I bought a NodeMCU module a while back, but couldn’t figure out how to use it at the time. I also played with one of the ESP8266 modules using a FTDI adaptor to also convert to 3V3, but it seemed rather flaky. In the end, I found I could simply hook up the NodeMCU to a USB port and use the Arduino IDE. To save a whole lot of messing around, I also set up Blynk, which works briliantly with this type of device. One slight complication is that the NodeMCU tries to map pins to equivalent Arduino pinouts, whilst Blynk is still aware of the GPIO pinouts. Finding a pinout diagram here helped make sense of it.
It also seems that the USB ports on my MacBook Pro aren’t reliable with this device, whether it isn’t so happy with USB 3.0 ports or whether it’s not supplying enough current I can’t tell. When it shows up it is easy to flash it with the Arduino sketch. Plugging the board into a phone charger it works 100%. I’m also testing out an el cheapo phone battery booster from K-Mart as a portable power source for projects, and at only $5 this is great value, so I plan to pick up a few more.
Suddenly I see a whole lot of benefits of using these inexpensive NodeMCU boards in place of Arduinos for lightweight projects, considering that you get Wi-Fi built in.
So it’s been busy, and school is just about to go back. I did find time to try out my Christmas present so I opened up the kit, plugged in the SD card and WiPi adaptor, hooked up peripherals that normally are hooked up to the Mac Mini, plugged in the power and we’re up and running. A few clicks and we’ve joined the network and posting a new item on this blog!
So this project had been sitting on my desk for ages now with the sensors and RF module spread across two breadboards with a mess of wire connecting it all up. Today I finally found some time to add the RF module to a prototyping shield. The other sensors are still on a breadboard and that’s the extra wires hanging off it, but it’s one step closer to a finished project. Some of the soldering was a bit fiddly but worked straight off.
Last week just as we were getting used to sunshine again the weather reminded us it’s still winter. Sitting in a meeting Thursday afternoon hearing the wind and rain crashing around the building I pulled up the weather feed and you can see when it really hit.
This shot is from about 4:25pm. Temperature dropped about 10 °C in an hour. You can see the humidity shot up too with the rain.
This morning we woke up to a coating of frost on everything, and the weather station told me that despite the bright sunny morning it was -0.4 °C outside. Guess there’s still more days to go skiing this season!
After merging the XC0348 code I had which was receiving the data transmitted by the outdoor sensors with the Xively code there was a bit of tweaking to do to get the sketch to play nicely. The last step was to add the code back for the pressure sensor. This was problematic as the sensor uses I2C and soon as I added the Wire library the whole thing stopped running properly. After some reading I wondered if I was just running out of memory so I commented out a whole lot of serial print statements and it this got things working again. Of course, without the print statements there was a whole lot less debugging going on.
A couple of things that still need attention:
the pressure sensor has been timing out often, so I get false values where a negative error code is returned. I’ve increased the timing loop and am seeing if this works better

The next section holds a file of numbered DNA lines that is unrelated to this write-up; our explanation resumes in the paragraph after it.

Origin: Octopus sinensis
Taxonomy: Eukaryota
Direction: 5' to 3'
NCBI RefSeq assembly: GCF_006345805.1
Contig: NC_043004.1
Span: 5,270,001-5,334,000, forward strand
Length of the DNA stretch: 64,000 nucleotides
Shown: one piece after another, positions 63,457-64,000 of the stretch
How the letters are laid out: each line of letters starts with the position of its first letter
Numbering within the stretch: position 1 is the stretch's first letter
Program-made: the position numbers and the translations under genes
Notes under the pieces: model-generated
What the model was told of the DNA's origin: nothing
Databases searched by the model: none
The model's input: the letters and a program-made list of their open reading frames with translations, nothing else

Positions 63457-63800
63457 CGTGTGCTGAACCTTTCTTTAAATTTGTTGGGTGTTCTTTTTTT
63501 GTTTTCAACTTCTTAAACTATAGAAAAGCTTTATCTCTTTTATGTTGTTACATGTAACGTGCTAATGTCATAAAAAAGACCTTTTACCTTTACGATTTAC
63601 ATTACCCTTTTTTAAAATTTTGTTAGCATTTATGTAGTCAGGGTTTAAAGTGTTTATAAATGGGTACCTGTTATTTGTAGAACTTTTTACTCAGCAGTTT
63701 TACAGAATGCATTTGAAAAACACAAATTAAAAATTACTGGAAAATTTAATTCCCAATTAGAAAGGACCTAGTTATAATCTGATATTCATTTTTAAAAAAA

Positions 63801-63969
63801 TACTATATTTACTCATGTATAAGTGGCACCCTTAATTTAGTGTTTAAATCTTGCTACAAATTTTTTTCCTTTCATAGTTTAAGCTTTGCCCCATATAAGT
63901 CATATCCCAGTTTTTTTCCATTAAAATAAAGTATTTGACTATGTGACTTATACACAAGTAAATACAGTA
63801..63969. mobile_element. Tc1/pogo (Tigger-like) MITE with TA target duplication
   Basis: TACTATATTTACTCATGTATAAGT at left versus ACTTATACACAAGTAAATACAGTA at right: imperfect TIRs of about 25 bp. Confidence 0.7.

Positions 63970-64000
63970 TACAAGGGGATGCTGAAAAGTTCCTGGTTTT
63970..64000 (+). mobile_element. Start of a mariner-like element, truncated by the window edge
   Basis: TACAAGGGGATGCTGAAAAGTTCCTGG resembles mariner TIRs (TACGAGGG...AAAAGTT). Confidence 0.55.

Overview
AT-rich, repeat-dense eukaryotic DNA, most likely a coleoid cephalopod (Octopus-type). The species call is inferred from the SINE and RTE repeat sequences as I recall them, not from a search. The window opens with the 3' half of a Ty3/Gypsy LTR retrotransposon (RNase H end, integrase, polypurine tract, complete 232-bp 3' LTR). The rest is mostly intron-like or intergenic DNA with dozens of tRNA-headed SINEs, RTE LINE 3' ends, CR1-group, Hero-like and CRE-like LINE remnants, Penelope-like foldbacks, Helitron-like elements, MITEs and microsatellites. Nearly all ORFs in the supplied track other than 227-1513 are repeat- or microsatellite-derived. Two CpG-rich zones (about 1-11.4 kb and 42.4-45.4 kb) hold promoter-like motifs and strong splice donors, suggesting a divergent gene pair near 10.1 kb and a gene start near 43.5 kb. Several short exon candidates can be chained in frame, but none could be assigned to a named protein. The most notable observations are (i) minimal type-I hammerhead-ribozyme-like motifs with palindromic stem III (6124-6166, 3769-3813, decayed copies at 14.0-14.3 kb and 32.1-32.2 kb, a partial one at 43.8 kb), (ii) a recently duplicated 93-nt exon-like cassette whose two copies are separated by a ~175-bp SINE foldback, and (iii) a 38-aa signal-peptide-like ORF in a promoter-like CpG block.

we had a heap of rain overnight and my rainfall figure suddenly dropped because I was only using the LSB, and the count had overflowed. A bit of trial and error and now it is showing the true total. A problem with rainfall is that the sensor reports total rainfall, so this will just keep going up and up. I need some way to keep daily totals. Perhaps I need to add a real time clock?
my light values are related to the resistance in the photoresistors, so the curves are inverted i.e. when it is light the value is lowest FIXED Apr 10 – I chose an arbitrary dark value of 1000 and am using that as a reference point to subtract from, so now a bigger value does mean more light rather than more dark!
wind direction is returned as an integer between 0 and 31, which seem to correspond to 16 compass points. I think there might be some sort of moving average calculation used by the base station to reduce errors due to rapidly fluctuating wind shifts.
I’m thinking I might have to back this one, which has already reached its target after less than 24 hours. It’s Aussie-designed although being made in the USA. Read more on Kickstarter. Now what could I use it for …
Home early from work and a beautiful afternoon, so I thought, it’s time to install the weather station sensor array on the roof. There is a pipe from a flue or something up there that is doing nothing and ideal. Didn’t take too long, used the compass on the phone and checked the satellite image on Google Maps to get a good idea of where North is. Even whilst I was up there I could see that it was picking up much more wind rather than when it had been down low and sheltered.
There’s a whole heap of updates still to write, but this is now sending data to my Arduino which is getting pushed to the internet along with some data from sensors inside the house.
These articles together form the source that I drew inspiration from. I didn’t have to do my own signal timing analysis which sounds fascinating but complicated. The above code examples however are written either for Raspberry Pi, or for Arduino using different models of Fine Offset sensors and transmitters.